ARTE TV report on the gardens of Casa de Mateus (in French)
The earliest parts of the gardens are traditionally attributed to Diogo Álvares Botelho Mourão, Archdeacon of Covilhã and brother of the 3rd Morgado, who built the House. These are situated to the east and consist of a staircase in the central axis of the building and the adjacent trellises. The plans in an inventory made at the end of the 18th century refer to an exit into the gardens to the east, and to the south an area under planting and the Quinta.
The 3rd Count of Vila Real, at the time of improvements to the House, diverted the public road which crossed the Quinta from north to south in front of the principal façade, and in 1870 planted the cedars that today shade the building and the lake. He was also responsible for planting the camellias and palm trees in the gardens that he laid out to the east of the House and which still today form the only intimate and romantic touch in the geometrical layout of the upper level.
In the 1930s, the Countess of Mangualde commissioned the parterre to the east of the house, to a design by Gomes de Amorim. Her son, the founder of the Fundação, as part of the major works that he carried out, made significant changes to the whole of exterior space surrounding the building.
He planted the tunnel of cedars that covers the east staircase which emphasises the axis of the longitudinal perspective that characterises the entire complex, constructed the three tanks on its north side designed by António Lino, redesigned the parterre on the lower level, one of which is to a design by Paulo Bensliman, and reorganised the geometrical design of hedges and arches to the south of the House.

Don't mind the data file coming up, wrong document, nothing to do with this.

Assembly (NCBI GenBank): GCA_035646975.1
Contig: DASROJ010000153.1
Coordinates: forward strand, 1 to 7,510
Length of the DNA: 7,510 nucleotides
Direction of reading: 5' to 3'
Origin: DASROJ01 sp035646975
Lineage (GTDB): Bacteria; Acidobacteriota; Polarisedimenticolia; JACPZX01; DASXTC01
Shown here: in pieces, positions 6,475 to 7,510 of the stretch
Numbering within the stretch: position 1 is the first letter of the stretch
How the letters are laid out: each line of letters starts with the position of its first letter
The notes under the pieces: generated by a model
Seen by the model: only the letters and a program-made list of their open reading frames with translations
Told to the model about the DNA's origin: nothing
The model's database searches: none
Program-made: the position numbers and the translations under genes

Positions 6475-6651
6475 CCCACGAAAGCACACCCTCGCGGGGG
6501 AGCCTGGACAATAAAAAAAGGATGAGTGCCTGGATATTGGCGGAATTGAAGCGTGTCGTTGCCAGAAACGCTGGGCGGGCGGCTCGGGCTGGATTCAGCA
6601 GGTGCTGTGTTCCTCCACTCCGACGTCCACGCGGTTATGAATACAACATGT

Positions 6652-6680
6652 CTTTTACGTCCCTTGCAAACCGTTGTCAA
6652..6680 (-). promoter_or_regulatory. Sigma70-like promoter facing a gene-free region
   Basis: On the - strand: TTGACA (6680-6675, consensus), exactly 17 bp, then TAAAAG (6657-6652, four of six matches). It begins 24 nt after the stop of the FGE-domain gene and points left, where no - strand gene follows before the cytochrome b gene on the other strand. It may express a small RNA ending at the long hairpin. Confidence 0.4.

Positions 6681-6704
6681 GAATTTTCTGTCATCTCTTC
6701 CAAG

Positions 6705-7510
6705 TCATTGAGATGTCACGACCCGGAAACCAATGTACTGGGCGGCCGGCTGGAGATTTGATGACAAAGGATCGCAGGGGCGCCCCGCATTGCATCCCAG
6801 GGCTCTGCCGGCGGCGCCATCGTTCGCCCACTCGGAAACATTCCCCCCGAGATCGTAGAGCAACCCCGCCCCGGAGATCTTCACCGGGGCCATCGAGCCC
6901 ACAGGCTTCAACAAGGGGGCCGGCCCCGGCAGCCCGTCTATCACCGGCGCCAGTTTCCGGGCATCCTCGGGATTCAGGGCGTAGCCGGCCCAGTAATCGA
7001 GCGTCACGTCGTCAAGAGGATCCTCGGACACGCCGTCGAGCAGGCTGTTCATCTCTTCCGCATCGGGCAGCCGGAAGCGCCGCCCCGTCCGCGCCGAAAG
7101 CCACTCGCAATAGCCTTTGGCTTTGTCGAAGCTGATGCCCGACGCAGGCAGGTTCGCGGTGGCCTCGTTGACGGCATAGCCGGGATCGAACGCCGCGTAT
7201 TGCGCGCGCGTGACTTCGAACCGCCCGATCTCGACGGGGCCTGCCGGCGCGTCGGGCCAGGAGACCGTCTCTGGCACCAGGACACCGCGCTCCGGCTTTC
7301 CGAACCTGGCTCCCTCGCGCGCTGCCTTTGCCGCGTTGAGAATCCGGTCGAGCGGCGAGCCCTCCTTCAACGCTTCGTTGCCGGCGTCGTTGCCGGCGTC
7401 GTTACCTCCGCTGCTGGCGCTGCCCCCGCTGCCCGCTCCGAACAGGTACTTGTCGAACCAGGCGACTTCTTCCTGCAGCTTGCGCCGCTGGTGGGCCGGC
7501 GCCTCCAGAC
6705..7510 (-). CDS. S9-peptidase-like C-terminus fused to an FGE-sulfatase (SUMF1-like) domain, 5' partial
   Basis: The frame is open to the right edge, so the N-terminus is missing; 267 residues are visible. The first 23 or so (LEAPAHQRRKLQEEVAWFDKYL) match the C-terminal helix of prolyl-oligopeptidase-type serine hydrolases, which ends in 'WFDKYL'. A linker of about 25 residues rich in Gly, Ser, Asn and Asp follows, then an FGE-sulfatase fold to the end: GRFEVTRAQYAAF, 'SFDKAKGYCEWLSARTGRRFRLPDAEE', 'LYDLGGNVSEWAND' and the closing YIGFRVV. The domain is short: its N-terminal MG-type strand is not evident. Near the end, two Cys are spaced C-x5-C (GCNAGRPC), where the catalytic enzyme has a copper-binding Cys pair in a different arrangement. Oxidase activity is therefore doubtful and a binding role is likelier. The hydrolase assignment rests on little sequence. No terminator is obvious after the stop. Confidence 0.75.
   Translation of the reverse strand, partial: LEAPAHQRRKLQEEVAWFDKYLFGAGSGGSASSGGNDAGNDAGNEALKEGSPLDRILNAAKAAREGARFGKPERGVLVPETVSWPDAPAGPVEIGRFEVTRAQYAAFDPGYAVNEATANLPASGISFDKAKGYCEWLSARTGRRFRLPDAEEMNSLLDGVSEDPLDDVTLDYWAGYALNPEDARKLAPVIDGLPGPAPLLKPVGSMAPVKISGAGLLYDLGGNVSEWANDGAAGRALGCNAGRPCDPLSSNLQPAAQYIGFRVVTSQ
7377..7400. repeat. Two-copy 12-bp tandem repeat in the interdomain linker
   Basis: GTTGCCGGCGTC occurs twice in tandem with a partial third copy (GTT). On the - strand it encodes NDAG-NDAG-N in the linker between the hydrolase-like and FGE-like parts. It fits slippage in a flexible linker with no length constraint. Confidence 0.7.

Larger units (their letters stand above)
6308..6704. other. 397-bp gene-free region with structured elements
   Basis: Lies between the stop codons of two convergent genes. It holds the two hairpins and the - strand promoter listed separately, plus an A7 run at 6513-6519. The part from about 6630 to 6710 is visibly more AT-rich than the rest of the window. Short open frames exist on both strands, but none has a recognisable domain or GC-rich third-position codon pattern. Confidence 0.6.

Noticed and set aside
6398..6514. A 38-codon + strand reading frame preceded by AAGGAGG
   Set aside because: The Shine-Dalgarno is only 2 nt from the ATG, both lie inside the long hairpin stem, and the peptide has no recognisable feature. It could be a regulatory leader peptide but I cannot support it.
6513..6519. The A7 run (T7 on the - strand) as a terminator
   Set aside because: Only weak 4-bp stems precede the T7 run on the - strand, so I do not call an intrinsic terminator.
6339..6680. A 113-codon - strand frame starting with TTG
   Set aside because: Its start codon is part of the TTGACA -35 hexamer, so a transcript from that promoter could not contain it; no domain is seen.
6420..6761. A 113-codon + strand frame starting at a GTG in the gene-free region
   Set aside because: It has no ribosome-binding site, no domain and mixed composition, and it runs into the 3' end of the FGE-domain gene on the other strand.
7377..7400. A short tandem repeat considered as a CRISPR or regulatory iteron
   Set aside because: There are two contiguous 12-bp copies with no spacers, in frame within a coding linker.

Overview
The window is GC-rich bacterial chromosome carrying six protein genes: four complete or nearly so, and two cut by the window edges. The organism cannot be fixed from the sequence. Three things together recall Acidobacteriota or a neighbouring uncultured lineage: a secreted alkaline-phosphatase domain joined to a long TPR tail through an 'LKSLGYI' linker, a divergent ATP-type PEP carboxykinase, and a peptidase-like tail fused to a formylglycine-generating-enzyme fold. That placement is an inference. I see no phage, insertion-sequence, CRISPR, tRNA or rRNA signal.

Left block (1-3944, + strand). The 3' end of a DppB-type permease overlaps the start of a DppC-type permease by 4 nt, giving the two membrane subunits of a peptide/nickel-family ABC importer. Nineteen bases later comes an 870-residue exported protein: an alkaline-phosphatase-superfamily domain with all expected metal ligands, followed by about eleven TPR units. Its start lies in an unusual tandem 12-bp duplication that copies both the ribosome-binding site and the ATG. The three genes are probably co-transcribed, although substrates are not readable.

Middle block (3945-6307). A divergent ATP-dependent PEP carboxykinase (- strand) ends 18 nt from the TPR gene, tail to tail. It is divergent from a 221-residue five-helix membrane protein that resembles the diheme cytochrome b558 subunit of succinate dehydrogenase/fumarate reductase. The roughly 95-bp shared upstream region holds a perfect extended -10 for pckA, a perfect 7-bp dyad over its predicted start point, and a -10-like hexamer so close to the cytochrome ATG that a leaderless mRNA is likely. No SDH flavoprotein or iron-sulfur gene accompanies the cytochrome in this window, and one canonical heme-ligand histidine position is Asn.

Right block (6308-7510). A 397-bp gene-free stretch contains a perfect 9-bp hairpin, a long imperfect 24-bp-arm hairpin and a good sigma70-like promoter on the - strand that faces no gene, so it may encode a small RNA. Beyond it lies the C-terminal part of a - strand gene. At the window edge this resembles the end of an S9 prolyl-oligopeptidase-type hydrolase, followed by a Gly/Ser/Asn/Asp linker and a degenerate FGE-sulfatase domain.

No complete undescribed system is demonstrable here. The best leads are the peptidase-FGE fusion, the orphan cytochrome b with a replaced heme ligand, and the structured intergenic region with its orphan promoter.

In the 1950s and 1960s, D. Francisco de Sousa Botelho de Albuquerque completely altered the entire area surrounding the principal façade of the House to a consistent design by Gonçalo Ribeiro Teles. He created a new entrance, a highly successful design combining masonry and planting, that provides an enchanting approach to the House with its surprising vistas along its central perspective.
The Lake, a mirror of water built in the 1950s, forms an extension to the architectural complex in which the principal façade is perfectly reflected, and which, surrounded as it is by dense planting of chestnut trees and oaks planted in the 1970s, places the House’s reflection in a wooded setting.
The sculpture by João Cutileiro, which has ‘slept’ in the Lake since 1981, blends with the reflection of the House.